A number of disorders of the developing brain that affects body movement, posture, and muscle coordination.
Caused by damage to one or more specific areas of the brain, usually occurring during fetal development; before, during or shortly after birth; during infancy; or early childhood.
Not a disease, not progressive nor communicable.
The United Cerebral Palsy Research and Educational Foundation estimates between 1.5 – 2 million children and adults have cerebral palsy in the United States.
10,000 babies and infants are diagnosed with cerebral palsy annually.
1,200 – 1,500 preschool children are also recognized to have cerebral palsy each year.
Spastic Cerebral Palsy – Characterized by muscle stiffness and permanent contractions.
Athetoid or Dyskinetic Cerebral Palsy – Characterized by uncontrolled, slow writhing movements.
Ataxic Cerebral Palsy – Characterized by poor coordination and balance.
A person with cerebral palsy may exhibit one or more of the following effects:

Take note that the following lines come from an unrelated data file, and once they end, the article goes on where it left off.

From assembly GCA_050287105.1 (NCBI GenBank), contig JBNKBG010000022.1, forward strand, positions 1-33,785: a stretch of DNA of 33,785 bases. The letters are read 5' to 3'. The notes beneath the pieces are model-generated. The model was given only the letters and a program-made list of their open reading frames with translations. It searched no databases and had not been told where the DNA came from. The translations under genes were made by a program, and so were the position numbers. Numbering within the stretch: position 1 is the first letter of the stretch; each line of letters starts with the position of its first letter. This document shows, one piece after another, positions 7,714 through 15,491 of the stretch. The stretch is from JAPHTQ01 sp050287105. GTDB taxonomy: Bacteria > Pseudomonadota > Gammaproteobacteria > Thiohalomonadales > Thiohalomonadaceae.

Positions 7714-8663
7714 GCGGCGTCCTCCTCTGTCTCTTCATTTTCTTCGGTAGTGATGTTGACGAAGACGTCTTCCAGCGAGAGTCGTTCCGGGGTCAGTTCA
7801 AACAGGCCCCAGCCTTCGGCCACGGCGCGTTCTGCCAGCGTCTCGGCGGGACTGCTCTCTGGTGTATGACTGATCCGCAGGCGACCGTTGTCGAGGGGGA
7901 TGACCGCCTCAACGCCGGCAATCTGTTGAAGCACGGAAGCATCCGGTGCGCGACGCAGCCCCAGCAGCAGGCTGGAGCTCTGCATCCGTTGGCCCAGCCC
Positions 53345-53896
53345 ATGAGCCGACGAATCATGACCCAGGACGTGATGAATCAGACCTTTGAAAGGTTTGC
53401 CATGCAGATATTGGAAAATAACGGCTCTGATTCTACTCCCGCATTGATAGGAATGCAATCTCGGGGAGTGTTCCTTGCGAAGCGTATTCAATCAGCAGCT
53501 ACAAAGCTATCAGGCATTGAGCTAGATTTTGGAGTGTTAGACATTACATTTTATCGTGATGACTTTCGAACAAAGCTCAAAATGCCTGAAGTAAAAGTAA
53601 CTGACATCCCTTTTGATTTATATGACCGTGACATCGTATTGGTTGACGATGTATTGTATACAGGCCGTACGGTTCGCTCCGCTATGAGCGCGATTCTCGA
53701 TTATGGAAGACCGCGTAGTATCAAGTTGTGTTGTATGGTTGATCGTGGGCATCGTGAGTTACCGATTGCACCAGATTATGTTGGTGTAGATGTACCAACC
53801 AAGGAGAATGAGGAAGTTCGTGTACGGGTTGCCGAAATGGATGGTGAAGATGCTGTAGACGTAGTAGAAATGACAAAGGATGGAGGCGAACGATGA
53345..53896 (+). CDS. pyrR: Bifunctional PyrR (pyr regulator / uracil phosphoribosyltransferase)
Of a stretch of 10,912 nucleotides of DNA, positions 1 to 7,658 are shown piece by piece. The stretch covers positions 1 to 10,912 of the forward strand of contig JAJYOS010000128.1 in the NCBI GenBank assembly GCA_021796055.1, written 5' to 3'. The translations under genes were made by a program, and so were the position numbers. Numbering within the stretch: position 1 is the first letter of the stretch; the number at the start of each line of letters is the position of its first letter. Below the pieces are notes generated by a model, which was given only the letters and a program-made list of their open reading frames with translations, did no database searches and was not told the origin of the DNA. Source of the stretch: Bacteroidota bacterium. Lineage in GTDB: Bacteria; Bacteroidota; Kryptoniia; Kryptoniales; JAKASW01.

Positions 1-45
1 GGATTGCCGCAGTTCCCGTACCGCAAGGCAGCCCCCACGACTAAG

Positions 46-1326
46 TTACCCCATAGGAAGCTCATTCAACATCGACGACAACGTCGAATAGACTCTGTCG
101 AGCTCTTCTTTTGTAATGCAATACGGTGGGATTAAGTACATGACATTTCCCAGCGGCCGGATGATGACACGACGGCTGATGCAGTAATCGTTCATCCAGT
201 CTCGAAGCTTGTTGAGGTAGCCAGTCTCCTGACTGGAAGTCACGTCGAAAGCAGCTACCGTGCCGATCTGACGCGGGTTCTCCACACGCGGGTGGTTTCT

Muscle tightness or spasticity
Disturbance in gait or mobility
Difficulty in swallowing and problems with speechAn individual with cerebral palsy may also exhibit:
Difficulty in feeding
Impairment of sight, hearing or speech
Abnormal sensation and perception
Difficulty with bladder and bowel control
Problems with breathing because of postural difficulties
Skin disorders because of pressure sores
Low birth weight
Severe jaundice shortly after birth
Bacterial infection of the mother, fetus or infant
German measles or other viral diseases in early pregnancy
Lack of growth factors during the birthing process
RH blood type incompatibility between mother and infant
Inability of the placenta to provide the developing fetus with oxygen and nutrients
At this time, there is no cure for the developmental brain damage that causes cerebral palsy. Training and therapy, however, can help improve muscle function and coordination.